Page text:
sprintf ( ServerMsg, "FULL CYC DATA" );    
          server.write( ServerMsg ); 
        }
      break;
      case  2 :  {            // Read and send all available Cycle Data to the TCP client..
          sprintf ( ServerMsg, " ALL CYC DATA ");    
          server.write( ServerMsg );  
          }
      break;
      default :   {
            sprintf ( ServerMsg, "Sorry. Udefined Query !! ");
            server.write( ServerMsg);
       }
    }
  }  

 
 delay(50);                            
  
 }// End of main loop. 

//================ SCAN LOOP END =================

If the user sends "HeyWhatCanIDo", that's more than 4 characters. Only the first 4 are read and processed. The rest remain in the queue, for the next read operation to deal with.

You MUST use an end of packet marker, and read an entire packet each time.

if (client)

if (client.available())

Though I have used the above code, its based on the example and I must admit I am not too sure as to what happens in each line . Let me pen as I understand:

if(client) … Is there is a string in the TCP incoming buffer to be read ?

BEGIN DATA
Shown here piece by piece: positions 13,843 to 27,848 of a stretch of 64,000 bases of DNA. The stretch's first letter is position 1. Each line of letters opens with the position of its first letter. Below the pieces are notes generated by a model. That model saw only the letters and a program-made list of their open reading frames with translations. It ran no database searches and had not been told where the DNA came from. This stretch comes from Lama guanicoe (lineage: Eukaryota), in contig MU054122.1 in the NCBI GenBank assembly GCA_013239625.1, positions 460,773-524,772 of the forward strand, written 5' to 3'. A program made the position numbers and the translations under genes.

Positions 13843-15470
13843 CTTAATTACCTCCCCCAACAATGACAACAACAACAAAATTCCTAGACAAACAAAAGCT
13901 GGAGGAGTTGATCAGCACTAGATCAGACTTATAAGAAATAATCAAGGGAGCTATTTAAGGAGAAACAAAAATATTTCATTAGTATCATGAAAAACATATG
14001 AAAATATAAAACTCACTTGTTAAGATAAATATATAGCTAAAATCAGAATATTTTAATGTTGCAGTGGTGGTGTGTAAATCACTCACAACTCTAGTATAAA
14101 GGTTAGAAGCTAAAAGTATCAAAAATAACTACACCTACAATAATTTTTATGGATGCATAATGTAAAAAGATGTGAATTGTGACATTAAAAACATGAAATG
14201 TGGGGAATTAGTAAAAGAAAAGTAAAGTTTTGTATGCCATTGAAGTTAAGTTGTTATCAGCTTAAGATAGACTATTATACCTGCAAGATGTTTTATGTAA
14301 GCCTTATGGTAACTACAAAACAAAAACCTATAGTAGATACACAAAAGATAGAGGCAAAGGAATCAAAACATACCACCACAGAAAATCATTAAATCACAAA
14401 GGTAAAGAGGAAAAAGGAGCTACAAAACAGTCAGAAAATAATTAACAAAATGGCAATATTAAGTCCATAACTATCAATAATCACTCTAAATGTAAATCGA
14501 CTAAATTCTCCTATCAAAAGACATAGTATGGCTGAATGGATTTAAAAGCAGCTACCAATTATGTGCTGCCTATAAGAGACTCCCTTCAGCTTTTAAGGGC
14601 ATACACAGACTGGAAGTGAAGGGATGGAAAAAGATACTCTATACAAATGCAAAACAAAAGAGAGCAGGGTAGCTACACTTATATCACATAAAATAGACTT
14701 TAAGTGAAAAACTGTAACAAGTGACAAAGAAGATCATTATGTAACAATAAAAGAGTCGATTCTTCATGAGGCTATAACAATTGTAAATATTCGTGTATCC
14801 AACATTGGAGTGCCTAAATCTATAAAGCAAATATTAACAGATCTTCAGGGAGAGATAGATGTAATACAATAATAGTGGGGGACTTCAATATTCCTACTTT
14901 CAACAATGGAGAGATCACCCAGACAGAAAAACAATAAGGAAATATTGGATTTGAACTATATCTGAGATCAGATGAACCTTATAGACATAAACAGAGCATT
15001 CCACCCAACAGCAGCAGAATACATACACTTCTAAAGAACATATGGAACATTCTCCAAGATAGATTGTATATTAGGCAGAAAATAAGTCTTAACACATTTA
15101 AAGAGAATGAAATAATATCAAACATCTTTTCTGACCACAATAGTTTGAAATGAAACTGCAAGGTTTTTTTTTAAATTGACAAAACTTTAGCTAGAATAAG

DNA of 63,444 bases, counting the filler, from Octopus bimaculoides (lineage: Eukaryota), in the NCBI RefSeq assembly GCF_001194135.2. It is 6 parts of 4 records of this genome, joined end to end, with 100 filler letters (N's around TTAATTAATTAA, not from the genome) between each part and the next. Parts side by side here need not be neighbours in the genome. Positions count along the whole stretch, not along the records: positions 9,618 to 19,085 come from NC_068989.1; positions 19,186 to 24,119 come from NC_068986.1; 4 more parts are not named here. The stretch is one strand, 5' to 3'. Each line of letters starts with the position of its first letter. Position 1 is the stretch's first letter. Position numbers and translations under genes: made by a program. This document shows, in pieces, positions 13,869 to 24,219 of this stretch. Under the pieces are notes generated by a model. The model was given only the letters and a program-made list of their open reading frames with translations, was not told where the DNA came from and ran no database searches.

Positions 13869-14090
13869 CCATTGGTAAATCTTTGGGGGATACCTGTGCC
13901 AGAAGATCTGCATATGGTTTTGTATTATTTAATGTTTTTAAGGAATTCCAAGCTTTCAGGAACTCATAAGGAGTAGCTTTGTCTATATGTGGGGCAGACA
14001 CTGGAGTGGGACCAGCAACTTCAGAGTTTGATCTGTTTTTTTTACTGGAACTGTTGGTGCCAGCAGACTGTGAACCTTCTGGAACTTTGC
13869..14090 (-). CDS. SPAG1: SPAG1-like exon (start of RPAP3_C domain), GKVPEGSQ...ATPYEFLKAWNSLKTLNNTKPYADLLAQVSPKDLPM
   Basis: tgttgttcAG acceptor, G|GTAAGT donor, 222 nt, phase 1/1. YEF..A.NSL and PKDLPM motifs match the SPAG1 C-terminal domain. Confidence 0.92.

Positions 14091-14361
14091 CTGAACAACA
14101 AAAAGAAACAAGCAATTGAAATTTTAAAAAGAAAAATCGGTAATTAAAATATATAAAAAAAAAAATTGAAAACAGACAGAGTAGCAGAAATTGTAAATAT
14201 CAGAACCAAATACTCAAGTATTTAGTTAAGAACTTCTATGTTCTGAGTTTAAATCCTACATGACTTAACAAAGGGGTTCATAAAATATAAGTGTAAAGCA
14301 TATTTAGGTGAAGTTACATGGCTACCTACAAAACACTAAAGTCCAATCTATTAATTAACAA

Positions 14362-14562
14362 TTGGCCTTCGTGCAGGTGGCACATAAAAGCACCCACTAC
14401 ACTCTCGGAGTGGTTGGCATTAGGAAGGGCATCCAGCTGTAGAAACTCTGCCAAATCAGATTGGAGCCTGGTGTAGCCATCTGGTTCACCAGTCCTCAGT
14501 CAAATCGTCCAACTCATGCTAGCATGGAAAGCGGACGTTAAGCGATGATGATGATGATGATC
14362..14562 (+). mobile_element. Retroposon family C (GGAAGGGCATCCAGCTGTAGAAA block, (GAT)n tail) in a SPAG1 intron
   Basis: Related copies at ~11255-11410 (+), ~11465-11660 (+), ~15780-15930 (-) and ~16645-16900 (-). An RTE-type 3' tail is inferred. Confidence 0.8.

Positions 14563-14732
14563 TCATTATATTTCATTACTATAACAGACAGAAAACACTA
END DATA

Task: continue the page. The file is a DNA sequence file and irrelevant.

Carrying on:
if(client.available()) … is there still more characters to be read. And does this mean as each character is read, it is removed from the buffer ?

And does this mean as each character is read, it is removed from the buffer ?

Yes, just like Serial.read().

The below basic web server code will print what is received from the client browser, which is more than just the info being sent. You will need to observe what is being received and develop your way to check for the key words you are looking for. If you are using telnet or other communication type, you will need to adapt to that.

//zoomkat 12-08-12
//get submit box code
//for use with IDE 1.0
//open serial monitor to see what the arduino receives
//use the \ slash to escape the " in the html or use a '
//address will look like http://192.168.1.102:84 when submited
//for use with W5100 based ethernet shields
//note that the below bug fix may be required
// http://code.google.com/p/arduino/issues/detail?id=605 

#include <SPI.h>
#include <Ethernet.h>

byte mac[] = { 0xDE, 0xAD, 0xBE, 0xEF, 0xFE, 0xED }; //physical mac address
byte ip[] = { 192, 168, 1, 102 }; // ip in lan
byte gateway[] = { 192, 168, 1, 1 }; // internet access via router
byte subnet[] = { 255, 255, 255, 0 }; //subnet mask
EthernetServer server(84); //server port

String readString; 

//////////////////////

void setup(){

  pinMode(5, OUTPUT); //pin selected to control
  //start Ethernet
  Ethernet.begin(mac, ip, gateway, gateway, subnet);
  server.begin();

  //enable serial data print